picture, I meant to send this brief description of his impressive
work:
http://www.physics.harvard.edu/people/facpages/arkani-hamed.html

Art and Culture

* If you are off to France, don’t miss the exhibition of more than
200 items from the last major pre-Islamic Persian empire the
Sassanians on view at the Cernuschi Museum Paris (15th September
to 30th December 2006). By the way, art historians would tell you
that these pre-Islamic objects — and many more — survived
because Muslim conquerors of Iran did not destroy them. Click on
this link to get a brief preview:
http://www.irandokht.com/editorial/index4.php?area=pro&sectionID=9&editorialID=2143

Suggested Reading:  Mostly Miniatures: An Introduction to Persian
Painting by Oleg Grabar
. A more general art history, The Golden Age of
Persian Art 1501-1722
by Sheila Canby both available through Amazon.
And Western art is exhibited in Iran. Check this one out:

* Last summer Tehran Museum of Contemporary Art held a major
exhibit (June-October 2005) called “Modern Art Movements,”
bringing together a historic number of contemporary world
masterpieces owned by Iranian Museums.  Barbara Rose who writes
about the exhibit for “The Wall Street Journal on Line” observes:
“The unprecedented show was a huge success.”  “The first gallery”
she says ” was filled with Impressionist and Post-Impressionist
paintings. There was a Gauguin still life, a rare Léger from 1913
and Picasso’s synthetic cubist masterpiece, “Fenêtre Ouverte sur
la Rue de Penthièvre,” as well as his late cast bronze of a baboon
cradling her baby, which is also in the Picasso Museum in Paris.
There were circus performers by Georges Rouault as well as a
daring watercolor by the German Dadaist George Grosz. Other
European and American modern masters were on view with a special
section devoted to Pop artists Roy Lichtenstein, Andy Warhol,
David Hockney, Richard Hamilton, Claes Oldenburg and Jim Dine.
Also in the collection are sculptures by Magritte, Henry Moore and
Giacometti; paintings by Wassily Kandinsky, Joan Miró and Georges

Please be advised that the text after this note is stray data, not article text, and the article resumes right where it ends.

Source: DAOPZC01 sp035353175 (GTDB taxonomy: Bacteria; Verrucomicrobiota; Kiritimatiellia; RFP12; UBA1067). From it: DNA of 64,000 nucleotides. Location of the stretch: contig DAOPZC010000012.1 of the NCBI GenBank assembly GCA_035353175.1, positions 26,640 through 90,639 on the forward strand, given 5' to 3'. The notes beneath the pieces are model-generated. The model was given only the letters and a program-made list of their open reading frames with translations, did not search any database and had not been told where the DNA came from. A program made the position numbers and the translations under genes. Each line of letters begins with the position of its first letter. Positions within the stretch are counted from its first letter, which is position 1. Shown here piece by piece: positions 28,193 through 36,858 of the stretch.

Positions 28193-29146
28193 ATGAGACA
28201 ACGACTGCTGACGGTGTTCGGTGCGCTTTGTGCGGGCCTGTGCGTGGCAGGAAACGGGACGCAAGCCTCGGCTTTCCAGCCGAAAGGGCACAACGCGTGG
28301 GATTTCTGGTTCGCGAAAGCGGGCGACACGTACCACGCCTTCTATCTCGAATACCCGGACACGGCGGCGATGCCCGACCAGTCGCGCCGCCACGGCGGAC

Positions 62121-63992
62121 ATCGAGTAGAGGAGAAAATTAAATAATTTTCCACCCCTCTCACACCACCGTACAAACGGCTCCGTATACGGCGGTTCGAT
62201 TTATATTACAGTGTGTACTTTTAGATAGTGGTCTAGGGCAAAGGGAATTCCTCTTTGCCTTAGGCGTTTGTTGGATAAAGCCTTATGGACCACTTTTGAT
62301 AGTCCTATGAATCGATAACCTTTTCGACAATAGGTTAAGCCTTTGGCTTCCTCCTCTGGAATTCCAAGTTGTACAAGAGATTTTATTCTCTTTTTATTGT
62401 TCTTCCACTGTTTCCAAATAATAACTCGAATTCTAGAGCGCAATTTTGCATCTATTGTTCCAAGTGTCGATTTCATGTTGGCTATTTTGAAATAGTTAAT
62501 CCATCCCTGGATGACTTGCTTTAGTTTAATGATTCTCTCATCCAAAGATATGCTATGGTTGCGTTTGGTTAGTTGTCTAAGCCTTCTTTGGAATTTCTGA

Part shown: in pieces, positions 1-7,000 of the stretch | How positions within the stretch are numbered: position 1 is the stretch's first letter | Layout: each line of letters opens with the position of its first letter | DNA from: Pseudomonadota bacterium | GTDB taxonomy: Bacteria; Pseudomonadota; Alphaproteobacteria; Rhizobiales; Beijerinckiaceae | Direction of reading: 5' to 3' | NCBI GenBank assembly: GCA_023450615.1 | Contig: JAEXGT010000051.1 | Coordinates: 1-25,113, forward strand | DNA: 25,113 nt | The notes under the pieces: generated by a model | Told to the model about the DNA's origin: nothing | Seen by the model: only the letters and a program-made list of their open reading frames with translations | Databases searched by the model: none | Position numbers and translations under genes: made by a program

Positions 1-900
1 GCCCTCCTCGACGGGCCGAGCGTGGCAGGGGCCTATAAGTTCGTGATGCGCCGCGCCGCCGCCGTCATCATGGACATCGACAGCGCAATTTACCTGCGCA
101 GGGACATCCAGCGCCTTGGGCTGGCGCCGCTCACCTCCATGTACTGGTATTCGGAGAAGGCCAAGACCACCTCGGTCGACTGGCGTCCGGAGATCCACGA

Braque; and three important Toulouse-Lautrecs.”

Now, check out Ms. Barbara Rose’s tone in her write up:

*”Most remarkably,” she observes “an entire gallery was devoted
to Abstract Expressionism, the art movement that proclaimed
America’s cultural primacy.”  She is even more shocked at the
Iranian Museum of Contemporary art’s “continuing to list the works
of modern Western art, including a number of prominent Jewish
artists, as part of its permanent collection, which is presumably
open to the public [can the museum be making this up?]. A more
recent, “ironic” exhibition, she adds :” is that of paintings by
the well-known Jewish painter Marc Chagall also opened in Tehran
this summer.” [2006].

*Here is what she concludes: “No one knows what will happen to
the masterpieces of modern Western art in Tehran. They are said to
be worth billions of dollars now and are too expensive to be
destroyed.”  And finally, concerning a painting of a female leg,
owned by the museum, which has not been on display, Ms. Rose
speculates: “Did some fanatic realize it is a woman’s and throw a
cloth over its offensive nudity? Is it being held for ransom to be
exchanged for a valuable Persian manuscript or an important weapon?”

* All right, we need more antidote. Let’s just visit a few of our
concluding Visual Delights, some recent exhibits of the works of
Iranian painters and art-lovers who — no doubt — enjoyed the
above exhibit tremendously (and luckily won’t have to read Ms.
Rose’s review). I have particularly enjoyed the portrays by Nemat
Lalehei
http://www.elahe.net/thumb.php?gallery=316 . Lalehei is an
artist from the northern city of Rasht. Be sure to double click on
each portraits to see the enlarged version. Another male artist,
and one very different in style and temperament is:  Masoud
Dashtban
http://www.elahe.net/photo.php?picid=3416 . Finally,
please take a look at the works of the young photographer, Salomeh
Manouchehri
. Here too, you must enlarge the photographs to see the
subtleties of her work. Enjoy:
http://www.elahe.net/thumb.php?gallery=313

Have a great week. I hope to be opening another window in about a week.
Best,

Fatemeh
========================
Fatemeh Keshavarz, Professor and Chair
Dept. of Asian and Near Eastern Languages and Literatuares
Washington University in St. Louis
Tel: (314) 935-5156
Fax: (314) 935-4399
========================